Over a year ago, my husband and I decided to casually look for another home and move only if we found the “right” place.
This was, at first, mostly Rob’s idea. I had moved, on average, every three years since college, and I was not anxious to do it again. When we got married, I sold my place and moved into Rob’s house, so the idea of choosing a house together appealed to both of us.
And, the man wanted a pool. On our honeymoon, the hotel had a pool, and Rob could have stayed there morning to night. While many people would run from a house with a pool to avoid the maintenance, it so happens that cleaning a pool will be right up Rob’s alley. It appeals to his slightly obsessive nature when it comes to cleanliness. I can see it now: he’s wading around the pool and using his fingers to remove, one by
Whichever way you look at it, it simply isn’t realistic to expect everyone living in shared housing to get on with each other like best mates. It just doesn’t happen – personality clashes, differences in opinion and conflicting priorities will always lead to situations where it is more a case of tolerance than terrific times […]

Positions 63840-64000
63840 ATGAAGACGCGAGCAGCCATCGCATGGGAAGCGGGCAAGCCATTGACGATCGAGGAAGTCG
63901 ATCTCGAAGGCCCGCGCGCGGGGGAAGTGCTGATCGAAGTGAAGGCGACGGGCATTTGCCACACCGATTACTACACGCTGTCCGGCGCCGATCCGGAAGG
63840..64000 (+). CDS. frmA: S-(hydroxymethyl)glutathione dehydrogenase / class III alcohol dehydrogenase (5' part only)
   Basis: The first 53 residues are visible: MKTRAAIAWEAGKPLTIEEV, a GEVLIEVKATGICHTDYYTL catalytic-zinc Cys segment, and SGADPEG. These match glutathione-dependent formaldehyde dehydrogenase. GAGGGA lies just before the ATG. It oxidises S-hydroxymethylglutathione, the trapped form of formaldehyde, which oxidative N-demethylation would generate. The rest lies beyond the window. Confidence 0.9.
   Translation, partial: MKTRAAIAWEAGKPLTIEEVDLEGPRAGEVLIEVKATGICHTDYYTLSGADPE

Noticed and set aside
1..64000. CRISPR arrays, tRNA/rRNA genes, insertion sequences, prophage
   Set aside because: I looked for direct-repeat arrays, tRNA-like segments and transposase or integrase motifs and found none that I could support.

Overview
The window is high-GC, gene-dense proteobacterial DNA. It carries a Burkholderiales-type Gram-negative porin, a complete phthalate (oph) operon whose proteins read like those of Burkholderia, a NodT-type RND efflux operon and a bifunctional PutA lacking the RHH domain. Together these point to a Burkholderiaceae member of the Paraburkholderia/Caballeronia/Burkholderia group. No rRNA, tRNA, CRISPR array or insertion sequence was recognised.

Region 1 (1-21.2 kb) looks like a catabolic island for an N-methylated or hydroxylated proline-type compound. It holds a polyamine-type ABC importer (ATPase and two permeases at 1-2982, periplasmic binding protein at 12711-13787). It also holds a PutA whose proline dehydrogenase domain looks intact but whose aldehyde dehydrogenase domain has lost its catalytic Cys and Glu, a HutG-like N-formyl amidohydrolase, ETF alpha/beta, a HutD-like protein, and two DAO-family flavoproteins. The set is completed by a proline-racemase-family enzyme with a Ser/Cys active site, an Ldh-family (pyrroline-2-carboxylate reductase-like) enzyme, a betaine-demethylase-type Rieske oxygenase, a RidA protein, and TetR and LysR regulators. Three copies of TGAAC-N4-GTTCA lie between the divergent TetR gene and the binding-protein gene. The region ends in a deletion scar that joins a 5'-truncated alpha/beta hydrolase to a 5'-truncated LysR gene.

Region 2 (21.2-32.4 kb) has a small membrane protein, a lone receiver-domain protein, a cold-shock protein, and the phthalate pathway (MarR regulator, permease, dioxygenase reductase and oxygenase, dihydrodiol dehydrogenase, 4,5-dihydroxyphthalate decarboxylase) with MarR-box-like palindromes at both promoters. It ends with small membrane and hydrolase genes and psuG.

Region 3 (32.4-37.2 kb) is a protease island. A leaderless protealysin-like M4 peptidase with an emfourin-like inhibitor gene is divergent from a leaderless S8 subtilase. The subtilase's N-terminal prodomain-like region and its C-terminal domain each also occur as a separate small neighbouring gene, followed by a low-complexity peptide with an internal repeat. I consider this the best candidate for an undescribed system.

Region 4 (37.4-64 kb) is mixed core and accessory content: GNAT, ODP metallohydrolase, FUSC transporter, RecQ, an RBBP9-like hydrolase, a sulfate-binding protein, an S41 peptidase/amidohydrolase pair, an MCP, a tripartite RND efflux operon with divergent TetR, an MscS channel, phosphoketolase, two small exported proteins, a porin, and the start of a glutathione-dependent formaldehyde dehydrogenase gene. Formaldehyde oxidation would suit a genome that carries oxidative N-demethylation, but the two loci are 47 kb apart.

In the summer of 2007, my wife and I purchased our first home. As a first-time home buyer, I knew we needed to spend a considerable amount of time researching our purchase. So that’s exactly what we did – we read as much as we could, educated ourselves on the local real estate market, and explored every aspect of the home buying process. But even then, we still made a few rookie mistakes.
Of course, it’s easy to see that now – after the fact. You know how the saying goes: “Hindsight is 20/20.” Although we are still happy with our purchase overall, there are definitely a few things I wish we would have done differently.
Valuable Lessons for First-Time Home Buyers
But you live and you learn. And in the end, that’s all anyone can do. With that said, I wanted to share some of our mistakes and other things we’ve learned since we bought our house, in case they might prove helpful to someone else going through the home buying process. Looking back on my own experience, here are some tips I’d recommend to any first-time home buyer:
Start saving right away
The earlier you start saving for that down payment, the easier
It’s one of the biggest dilemmas facing a first-time home buyer.